The Axon 7 also has Hi-Fi audio over headphones. I'm by no means an audiophile, so perhaps I'm simply not able to fully appreciate the nuances of Hi-Fi audio. Headphones on the Axon 7 sound nice, maybe a little louder than other devices.

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ZTE has moved on from the boring LCDs it used last year and equipped the Axon 7 with a QHD AMOLED display. The colors are bright and vivid, but not over-saturated. There are a few color settings you can play around with if you want to push the colors to be more saturated or change the white balance. I think they look good at the default, though. Brightness is on-par with other phones in this price range. It's a little brighter than the OnePlus 3, and yes, it's crisper than that phone too. The glass curves down at the edges, which is fairly common these days. It still looks quite nice, though.

Camera

The Axon 7 only has one rear-facing 20MP camera unlike the Axon Pro, and it's mostly good. In outdoor settings or when you have good indoor lighting, the Axon 7 snaps excellent photos with rich colors and great detail. It has optical image stabilization and captures images quickly. Photos taken inside are overall solid, but there's a detectable amount of noise in darker spots.

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My main qualm here is that when HDR mode flips on to cope with varying light levels, the shutter lag gets noticeable. The results are okay as long as your subject isn't moving. Hopefully this is something ZTE can address in an update.

When the lights come down, that's when you see the other side of the Axon 7's camera, and it's not as pretty. This is where a lot of phones stumble, so ZTE is not alone. The issues I have with shutter lag from HDR are even more pronounced in low light. The Axon 7 flips to night mode rather aggressively, even when it doesn't seem particularly dark. This means a longer exposure to pull in more light, but it makes it virtually impossible to capture movement. The OIS helps reduce blurring, but it can still happen if you're not steady. Much of the detail that the camera would capture in brighter light is lost in a sea of noise and over-processing. I'm also not too pleased with the white balance in low light photos—they're all very warm.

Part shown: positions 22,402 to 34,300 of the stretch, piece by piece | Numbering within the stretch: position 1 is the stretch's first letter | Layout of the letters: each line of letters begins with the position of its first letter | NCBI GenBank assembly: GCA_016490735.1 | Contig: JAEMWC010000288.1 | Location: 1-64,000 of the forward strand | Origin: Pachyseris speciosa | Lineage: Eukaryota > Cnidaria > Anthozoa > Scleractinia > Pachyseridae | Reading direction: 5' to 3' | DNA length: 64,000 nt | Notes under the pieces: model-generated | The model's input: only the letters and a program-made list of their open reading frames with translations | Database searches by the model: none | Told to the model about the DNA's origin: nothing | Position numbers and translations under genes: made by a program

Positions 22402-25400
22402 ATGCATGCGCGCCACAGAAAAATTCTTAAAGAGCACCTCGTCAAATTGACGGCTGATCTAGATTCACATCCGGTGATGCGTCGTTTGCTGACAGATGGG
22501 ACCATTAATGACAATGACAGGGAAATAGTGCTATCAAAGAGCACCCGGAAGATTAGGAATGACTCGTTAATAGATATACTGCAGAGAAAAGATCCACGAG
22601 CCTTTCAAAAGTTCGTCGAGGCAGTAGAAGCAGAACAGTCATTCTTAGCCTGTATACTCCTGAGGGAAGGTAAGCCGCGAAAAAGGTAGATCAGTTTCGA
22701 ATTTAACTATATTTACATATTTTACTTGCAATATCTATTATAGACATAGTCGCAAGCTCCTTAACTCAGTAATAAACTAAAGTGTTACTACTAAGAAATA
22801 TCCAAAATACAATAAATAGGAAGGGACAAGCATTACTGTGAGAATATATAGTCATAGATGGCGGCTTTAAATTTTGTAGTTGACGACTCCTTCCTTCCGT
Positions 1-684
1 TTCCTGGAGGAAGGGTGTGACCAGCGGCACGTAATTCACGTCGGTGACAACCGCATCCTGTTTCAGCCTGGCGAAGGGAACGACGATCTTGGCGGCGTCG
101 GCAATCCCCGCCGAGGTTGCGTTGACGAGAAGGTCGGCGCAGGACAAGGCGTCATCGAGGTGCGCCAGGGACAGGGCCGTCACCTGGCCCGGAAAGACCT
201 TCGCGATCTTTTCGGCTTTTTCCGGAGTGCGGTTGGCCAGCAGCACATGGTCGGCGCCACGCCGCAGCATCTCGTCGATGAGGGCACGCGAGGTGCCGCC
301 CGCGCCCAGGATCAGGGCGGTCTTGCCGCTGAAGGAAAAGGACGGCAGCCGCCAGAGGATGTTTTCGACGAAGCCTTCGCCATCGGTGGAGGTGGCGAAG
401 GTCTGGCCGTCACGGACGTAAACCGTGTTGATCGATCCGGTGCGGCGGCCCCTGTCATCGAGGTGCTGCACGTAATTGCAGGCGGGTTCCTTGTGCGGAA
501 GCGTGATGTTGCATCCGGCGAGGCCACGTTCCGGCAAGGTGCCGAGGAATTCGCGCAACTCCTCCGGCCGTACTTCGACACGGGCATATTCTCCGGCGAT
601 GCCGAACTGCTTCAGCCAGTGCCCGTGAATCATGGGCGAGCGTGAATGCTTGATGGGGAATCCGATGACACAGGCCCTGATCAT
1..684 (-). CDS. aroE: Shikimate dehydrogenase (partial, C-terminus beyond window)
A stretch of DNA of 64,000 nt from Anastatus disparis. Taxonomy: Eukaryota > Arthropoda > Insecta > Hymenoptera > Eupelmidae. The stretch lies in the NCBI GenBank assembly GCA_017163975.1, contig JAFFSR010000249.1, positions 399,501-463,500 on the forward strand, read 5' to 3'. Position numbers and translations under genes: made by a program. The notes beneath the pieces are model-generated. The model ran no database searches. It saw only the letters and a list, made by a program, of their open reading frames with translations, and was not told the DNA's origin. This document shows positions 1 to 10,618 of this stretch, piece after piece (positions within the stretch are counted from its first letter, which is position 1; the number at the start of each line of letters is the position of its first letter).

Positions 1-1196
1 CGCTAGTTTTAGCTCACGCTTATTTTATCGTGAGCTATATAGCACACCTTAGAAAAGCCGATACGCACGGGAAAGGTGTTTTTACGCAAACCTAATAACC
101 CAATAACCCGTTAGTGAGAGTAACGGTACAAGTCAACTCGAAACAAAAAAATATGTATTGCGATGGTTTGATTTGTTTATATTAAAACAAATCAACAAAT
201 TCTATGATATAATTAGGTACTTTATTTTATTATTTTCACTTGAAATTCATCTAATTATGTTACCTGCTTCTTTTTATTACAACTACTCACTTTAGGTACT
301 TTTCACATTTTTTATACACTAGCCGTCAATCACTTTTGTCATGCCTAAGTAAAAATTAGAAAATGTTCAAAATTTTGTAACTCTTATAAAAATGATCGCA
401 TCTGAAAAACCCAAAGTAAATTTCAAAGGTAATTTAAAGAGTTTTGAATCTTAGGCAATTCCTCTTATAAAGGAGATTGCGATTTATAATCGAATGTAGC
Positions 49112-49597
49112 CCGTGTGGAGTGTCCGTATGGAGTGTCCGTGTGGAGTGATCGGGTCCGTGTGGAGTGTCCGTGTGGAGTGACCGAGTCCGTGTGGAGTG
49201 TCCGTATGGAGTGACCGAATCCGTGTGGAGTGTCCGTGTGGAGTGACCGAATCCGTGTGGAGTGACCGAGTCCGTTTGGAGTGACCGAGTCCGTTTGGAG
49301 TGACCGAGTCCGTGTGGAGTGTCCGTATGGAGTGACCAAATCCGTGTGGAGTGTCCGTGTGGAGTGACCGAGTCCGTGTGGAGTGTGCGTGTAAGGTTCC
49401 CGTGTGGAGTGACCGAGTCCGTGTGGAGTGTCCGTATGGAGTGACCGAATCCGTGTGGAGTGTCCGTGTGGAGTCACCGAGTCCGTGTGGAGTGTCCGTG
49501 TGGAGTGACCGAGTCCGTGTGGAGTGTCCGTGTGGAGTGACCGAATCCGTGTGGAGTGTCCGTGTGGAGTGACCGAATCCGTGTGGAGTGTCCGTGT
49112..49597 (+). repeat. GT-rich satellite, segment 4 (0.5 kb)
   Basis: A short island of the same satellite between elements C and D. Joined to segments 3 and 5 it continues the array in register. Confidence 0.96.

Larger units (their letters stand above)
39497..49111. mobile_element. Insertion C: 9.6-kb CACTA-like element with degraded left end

I think the OnePlus 3 does a little better overall, but outdoors it's a toss-up. The higher resolution Axon 7 does look crisper in good light, but the OP3 has noticeably better white balance and clarity in low light.

Performance and battery

The ZTE Axon 7 has a Snapdragon 820 and 4GB of RAM, so guess what... it's pretty fast. Opening apps, multitasking, loading web pages, and all the other general smartphone tasks are very snappy. I didn't find myself waiting on the Axon 7 at any point, and I did try to push it by hopping back and forth between apps. As usual, here are a few benchmarks if you like that sort of thing.

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For the sake of comparison, the Axon 7's performance is about on par with the OnePlus 3. It has less RAM, but that never seemed to make much of a difference on the OP3 in my experience.

Gaming performance too is great. That's no surprise with the hardware, but it's still nice to see with a phone that costs a few hundred less than flagship devices. There's maybe a tiny bit more lag in heavy games than other SD820 phones, but it's a minimal difference at any rate.

The Axon does beat the OnePlus 3 when it comes to battery life, but not by a wide margin. Its battery is a little larger—3,250 vs. 3,000mAh. The Axon 7 with heavy use including frequent messaging, some phone calls, games, and web browsing has been getting me a little over five hours of screen time (the OP3 gets just shy of five hours) over the course of 17-18 hours. It's actually a little hard to track screen time on this phone because ZTE chose to hide the standard battery use screen in the settings. I had to use third-party apps to measure this, so your mileage may vary.

The Axon 7 has a USB Type-C port with support for Quick Charge 3.0. That's the standard type of fast charging, not that wonky VOOC technology that's backing Dash Charge on the OnePlus 3. You'll actually be able to buy fast charging hardware that works with the Axon 7, and I can report that it does indeed charge very quickly.

Software

The hardware side of the Axon is mostly good, but things take a turn when you look at the software. ZTE calls its version of Android "MiFavor 4.0." On the surface, this is a fairly clean version of Android that doesn't add any garish colors. It does, however, completely replace some standard features, hide others, and give prominent placement to things you just don't need.

One of the most annoying things is also one of the first you encounter—the lock screen. Every phone I've used in the last few years shows your notifications by default on the lock screen. That's how Android works now. ZTE, on the other hand, has opted to change it. You get a series of admittedly nice photos on the lock screen that change every time you wake the phone up (you can long-press to magnify them too). That's nice and all, but the notifications are hidden. You can bring them up by tapping a button in the upper left corner, but it's tiny. If I'm going to the trouble, why not just unlock the phone?